Turning dreams into a reality is what international student Vishal Siddharth Gaikwad is doing at the University of Arizona.

“I never thought that I could go to law school,” said Siddharth Gaikwad. “I never thought that I could go to higher education. Especially a U.S school I never thought about that.”

This weekend, he will be among the hundreds of students to walk across the stage and accept their diploma.

“It’s a great honor when you are the first person in your family generation to have a PhD in law,” he said.

Vishal is a member of the Scheduled Castes and Scheduled Tribes community, which he says are treated as outcasts in his home country of India.

He was focused and determined to advance his community’s human rights on an international level by empowering indigenous communities to establish their own human rights websites worldwide.

“Who am I? Am I indigenous according to international law?” he asked. “In my journey as a PhD student, I found that yes, my community is indeed indigenous.”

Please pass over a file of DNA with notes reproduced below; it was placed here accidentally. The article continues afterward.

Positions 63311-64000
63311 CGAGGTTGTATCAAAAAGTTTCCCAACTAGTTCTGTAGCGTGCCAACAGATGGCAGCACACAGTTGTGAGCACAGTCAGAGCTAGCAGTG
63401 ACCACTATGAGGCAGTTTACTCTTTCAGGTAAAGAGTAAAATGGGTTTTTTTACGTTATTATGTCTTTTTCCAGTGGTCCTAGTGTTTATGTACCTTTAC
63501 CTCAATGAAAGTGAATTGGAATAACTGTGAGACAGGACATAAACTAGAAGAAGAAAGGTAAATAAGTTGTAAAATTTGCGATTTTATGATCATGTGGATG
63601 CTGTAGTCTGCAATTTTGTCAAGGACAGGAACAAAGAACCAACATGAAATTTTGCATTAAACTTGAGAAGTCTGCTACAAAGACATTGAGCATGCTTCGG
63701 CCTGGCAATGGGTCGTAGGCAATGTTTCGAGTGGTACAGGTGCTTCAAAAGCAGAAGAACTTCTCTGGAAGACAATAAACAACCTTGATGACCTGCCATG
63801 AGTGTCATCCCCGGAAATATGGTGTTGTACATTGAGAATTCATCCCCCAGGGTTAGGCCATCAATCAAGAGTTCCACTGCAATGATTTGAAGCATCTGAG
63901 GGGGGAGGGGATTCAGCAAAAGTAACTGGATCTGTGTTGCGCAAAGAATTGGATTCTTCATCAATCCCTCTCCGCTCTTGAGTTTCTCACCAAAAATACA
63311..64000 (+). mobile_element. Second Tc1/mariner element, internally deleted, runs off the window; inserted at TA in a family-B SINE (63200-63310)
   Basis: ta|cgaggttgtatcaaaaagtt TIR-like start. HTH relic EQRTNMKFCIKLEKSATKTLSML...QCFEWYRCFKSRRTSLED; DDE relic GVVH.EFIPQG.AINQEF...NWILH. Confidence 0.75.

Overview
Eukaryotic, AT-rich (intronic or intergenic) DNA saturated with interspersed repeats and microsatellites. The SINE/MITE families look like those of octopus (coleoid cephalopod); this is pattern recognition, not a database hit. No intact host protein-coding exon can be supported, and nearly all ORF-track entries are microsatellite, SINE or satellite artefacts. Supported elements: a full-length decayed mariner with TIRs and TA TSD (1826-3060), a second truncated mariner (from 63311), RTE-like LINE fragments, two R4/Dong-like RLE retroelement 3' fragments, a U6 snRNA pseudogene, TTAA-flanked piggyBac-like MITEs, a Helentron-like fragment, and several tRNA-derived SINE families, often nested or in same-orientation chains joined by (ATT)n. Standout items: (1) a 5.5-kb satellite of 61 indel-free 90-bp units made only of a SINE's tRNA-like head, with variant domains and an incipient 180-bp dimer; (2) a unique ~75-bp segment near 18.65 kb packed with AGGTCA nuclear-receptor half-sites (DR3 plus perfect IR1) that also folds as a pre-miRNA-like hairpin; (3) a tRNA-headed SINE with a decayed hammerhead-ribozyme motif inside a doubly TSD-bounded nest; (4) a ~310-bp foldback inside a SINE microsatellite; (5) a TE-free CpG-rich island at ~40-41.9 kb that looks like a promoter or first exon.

Although the Constitution of India does not recognize Vishal’s community as being indigenous, he says that during his time at the university, his goal was to gain that recognition by merging law and internet technologies.

Once the studies were completed, Vishal said he realized something special about the Old Pueblo.

“If you have to ask me if I have to settle anywhere in the world, Tucson would be my place,” he said.

All of Vishal’s thanks go to his mother, who wanted to get an education but couldn’t afford it.

“She promised herself that she would never compromise her children’s education,” he said. “That’s why I am here; that’s why I have completed my PhD.”